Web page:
On April 15 2007, the nation paused and collectively reflected as it commemorated the 60th anniversary of Jackie Robinson breaking the color barrier in baseball. Jackie's ardent crusade for opportunity forever altered the social and economic landscape of the country.
To those who bore witness to his electrifying play or shared his journey through the civil rights movement, Jackie's memory remains alive. Unfortunately, many among today's generation have not been exposed to his humanitarian legacy.
The Jackie Robinson Foundation is poised to establish the Jackie Robinson Museum in lower Manhattan. More than a permanent tribute to Jackie Robinson's pioneering legacy and role as a catalyst for the Civil Rights Movement, the museum will serve as a venue for vibrant dialogue on critical social issues and as a destination for innovative educational programming.
The Jackie Robinson Museum will commemorate the life and legacy of a true American hero through an exploration of his commitment to service and to the achievement of "first class citizenship" for all Americans. It will be a prominent stop on existing cultural routes in New York City and environs, and as a venue for lectures, concerts and receptions. It will serve as a forum for debate and discussion reflecting the ways in which we as a society also can progress through an understanding that one life can make a difference.
The mission of the Jackie Robinson Museum is reflected in three key words: educate, challenge, and inspire. The Museum will educate visitors about Jackie Robinson the athlete, the scholar, the advocate for equal rights and the family man. It will inspire interest in social history and cultural change and will challenge young people to pursue a life of achievement and purpose.
The Jackie Robinson Museum will be located on the ground floor of One Hudson Square, 75 Varick Street at the intersection of Canal Street in New York City's evolving SoHo neighborhood. This space is ideal because of its size, accessibility by mass transit and to New York City's West Side Highway and the Holland Tunnel. In addition, SoHo has become a thriving commercial and residential area. Tourists anxious to get away from the hustle and bustle and soaring towers of midtown migrate downtown to enjoy shopping, fine restaurants, and more than thirty galleries and museums in the relaxed atmosphere of SoHo.
Conceived of as an iconic museum experience, the Jackie Robinson Museum's permanent exhibition space, the Pantheon, places visitors at the heart of American and civil rights history. The 11,000 square foot exhibition space will be filled with multilayered exhibits, rich with artifacts, cultural history, historical footage and personal anecdotes.
When the exhibits are retracted, the Museum will become an ideal place to host concerts, lectures and receptions honoring innovative leaders. To accommodate these large events, the Decade Panels creating the walls of the Arena will be fully retractable, allowing each Panel and overhead scrim to slide out of sight. Temporary seating and a stage can be installed.
In an intimate setting reminiscent of an old-time ball park, a new film, brimming with interviews, historic footage and home movies will introduce Jackie Robinson's life and illuminate the years 1919 to 1972, in the context of sport, politics, family and the struggle for civil rights and racial equality.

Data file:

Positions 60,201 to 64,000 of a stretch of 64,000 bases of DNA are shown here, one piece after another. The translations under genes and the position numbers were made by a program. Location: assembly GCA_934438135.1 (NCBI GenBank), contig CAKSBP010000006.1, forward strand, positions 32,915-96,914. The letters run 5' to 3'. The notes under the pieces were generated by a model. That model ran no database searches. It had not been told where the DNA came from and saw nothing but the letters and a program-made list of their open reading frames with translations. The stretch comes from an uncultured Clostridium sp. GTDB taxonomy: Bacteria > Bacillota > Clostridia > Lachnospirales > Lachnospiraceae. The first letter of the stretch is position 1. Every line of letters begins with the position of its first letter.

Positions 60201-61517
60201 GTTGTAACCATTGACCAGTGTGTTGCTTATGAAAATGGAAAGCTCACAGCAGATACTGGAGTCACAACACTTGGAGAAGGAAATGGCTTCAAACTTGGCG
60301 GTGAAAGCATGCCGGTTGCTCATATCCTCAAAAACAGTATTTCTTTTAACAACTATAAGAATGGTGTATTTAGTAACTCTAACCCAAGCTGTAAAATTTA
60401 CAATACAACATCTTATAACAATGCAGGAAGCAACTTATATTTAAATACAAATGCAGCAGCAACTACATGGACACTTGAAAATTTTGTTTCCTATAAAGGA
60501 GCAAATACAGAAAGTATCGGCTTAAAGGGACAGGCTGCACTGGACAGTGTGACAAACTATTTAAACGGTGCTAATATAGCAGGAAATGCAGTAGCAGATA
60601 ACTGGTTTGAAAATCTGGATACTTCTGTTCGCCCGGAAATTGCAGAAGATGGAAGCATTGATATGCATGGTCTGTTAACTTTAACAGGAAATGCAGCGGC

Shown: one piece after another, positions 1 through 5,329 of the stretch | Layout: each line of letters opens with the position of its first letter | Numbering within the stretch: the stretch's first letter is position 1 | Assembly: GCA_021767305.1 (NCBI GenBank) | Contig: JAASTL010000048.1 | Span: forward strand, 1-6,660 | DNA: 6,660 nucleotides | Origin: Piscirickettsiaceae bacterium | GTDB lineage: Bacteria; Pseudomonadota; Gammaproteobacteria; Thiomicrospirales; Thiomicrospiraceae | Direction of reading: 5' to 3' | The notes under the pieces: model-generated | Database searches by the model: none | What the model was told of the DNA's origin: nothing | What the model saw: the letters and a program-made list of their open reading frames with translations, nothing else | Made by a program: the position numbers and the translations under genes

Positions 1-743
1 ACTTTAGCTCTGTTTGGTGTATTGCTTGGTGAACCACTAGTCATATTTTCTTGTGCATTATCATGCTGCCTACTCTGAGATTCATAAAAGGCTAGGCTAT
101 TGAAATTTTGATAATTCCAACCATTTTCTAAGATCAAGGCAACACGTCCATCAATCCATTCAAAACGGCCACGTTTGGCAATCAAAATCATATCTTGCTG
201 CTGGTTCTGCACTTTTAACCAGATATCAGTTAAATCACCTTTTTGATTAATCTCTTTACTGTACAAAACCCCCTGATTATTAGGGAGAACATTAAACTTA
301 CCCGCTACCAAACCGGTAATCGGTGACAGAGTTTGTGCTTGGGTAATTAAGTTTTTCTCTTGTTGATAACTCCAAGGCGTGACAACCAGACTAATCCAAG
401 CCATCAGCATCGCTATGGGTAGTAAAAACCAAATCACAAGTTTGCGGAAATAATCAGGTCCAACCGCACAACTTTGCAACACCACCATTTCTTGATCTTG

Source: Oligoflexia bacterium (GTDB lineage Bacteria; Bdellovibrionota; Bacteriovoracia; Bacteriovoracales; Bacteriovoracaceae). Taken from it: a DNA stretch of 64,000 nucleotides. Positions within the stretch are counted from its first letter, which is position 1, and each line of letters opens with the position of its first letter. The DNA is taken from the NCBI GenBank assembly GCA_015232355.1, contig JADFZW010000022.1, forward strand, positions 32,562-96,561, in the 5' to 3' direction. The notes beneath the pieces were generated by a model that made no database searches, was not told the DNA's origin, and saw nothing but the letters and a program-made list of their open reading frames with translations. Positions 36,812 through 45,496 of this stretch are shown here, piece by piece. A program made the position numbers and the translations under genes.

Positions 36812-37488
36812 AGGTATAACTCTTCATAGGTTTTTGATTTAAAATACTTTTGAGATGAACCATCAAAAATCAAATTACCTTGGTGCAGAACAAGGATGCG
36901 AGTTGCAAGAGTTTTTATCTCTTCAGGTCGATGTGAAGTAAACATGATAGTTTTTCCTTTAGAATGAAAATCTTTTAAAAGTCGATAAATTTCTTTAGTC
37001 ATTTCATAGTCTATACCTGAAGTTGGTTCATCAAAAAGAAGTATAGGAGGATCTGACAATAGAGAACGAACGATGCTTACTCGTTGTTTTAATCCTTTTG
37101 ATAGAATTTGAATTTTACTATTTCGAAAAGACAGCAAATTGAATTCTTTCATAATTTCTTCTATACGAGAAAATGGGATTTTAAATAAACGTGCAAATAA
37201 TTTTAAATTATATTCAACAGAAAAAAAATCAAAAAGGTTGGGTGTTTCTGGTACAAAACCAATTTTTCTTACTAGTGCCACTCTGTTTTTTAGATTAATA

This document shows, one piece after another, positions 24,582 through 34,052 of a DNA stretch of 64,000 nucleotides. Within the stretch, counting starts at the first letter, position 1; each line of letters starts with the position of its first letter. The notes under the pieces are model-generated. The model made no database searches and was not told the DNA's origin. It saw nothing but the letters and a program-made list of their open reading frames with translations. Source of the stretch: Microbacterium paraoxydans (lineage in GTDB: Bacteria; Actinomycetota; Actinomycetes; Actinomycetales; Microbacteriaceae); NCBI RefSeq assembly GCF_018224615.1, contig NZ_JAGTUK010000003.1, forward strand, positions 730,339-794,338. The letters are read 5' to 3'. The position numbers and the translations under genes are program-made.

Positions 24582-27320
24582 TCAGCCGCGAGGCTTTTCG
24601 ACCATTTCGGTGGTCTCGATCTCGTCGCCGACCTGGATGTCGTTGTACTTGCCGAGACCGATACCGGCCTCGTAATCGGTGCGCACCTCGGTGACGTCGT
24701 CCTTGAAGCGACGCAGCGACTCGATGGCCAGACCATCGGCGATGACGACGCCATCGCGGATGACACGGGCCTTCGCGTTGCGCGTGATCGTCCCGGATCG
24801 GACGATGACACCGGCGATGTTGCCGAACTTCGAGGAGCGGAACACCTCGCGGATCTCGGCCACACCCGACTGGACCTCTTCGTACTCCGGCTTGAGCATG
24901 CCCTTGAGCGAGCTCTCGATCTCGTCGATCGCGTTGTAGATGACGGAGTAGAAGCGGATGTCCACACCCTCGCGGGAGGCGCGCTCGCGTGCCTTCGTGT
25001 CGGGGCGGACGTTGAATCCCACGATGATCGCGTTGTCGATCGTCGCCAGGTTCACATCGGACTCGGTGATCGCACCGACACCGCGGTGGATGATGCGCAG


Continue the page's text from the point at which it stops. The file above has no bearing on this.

Visitors will next travel into the 600-square foot flexible gallery, through which travelling exhibitions as well as special archival and curatorial presentations will rotate, providing returning visitors with a fresh experience and new perspectives each time. Fully retractable fixtures will permit use of the space as a gathering location as well, where school groups can meet to discuss their experience in the Jackie Robinson Museum, and where public forums and academic symposia can be staged.
Overlooking the Pantheon, an 800&nash;square&nash;foot mezzanine, will bridge the Museum exhibit space on the ground floor with the Foundation's Leadership Center and Headquarters on the second floor of the building. The Mezzanine's unique vantage point provides an extraordinary place for special visitors to relax and view the activities taking place on the Museum floor. Bookshelves, chairs and tables create a comfortable space to meet or peruse material from the Foundation's extensive Resource Library or to view special collections.
The Pantheon is defined by nine large&nash;scale graphic panels, hanging scrims and media projections. Arranged chronologically, the panels will encircle visitors with Jackie Robinson's achievements juxtaposed against the backdrop of United States history from 1919 to the present.
Each Pantheon panel will explore content in multiple layers using image, quotes, graphics and text. A frieze of African American pioneers will run above a chronological presentation of Jackie Robinson's achievements presented in historical context. Below these, a children's activity layer will pull the youngest visitors through the exhibits.
Surrounding the exterior of the Pantheon, five distinct alcoves explore Jackie Robinson's journey from his birthplace in Cairo, Georgia, through the baseball years in Los Angeles, Montreal and Brooklyn and finally to his family home in Connecticut. Intimate portraits, personal artifacts and social commentary will give context to each stage of his remarkable life.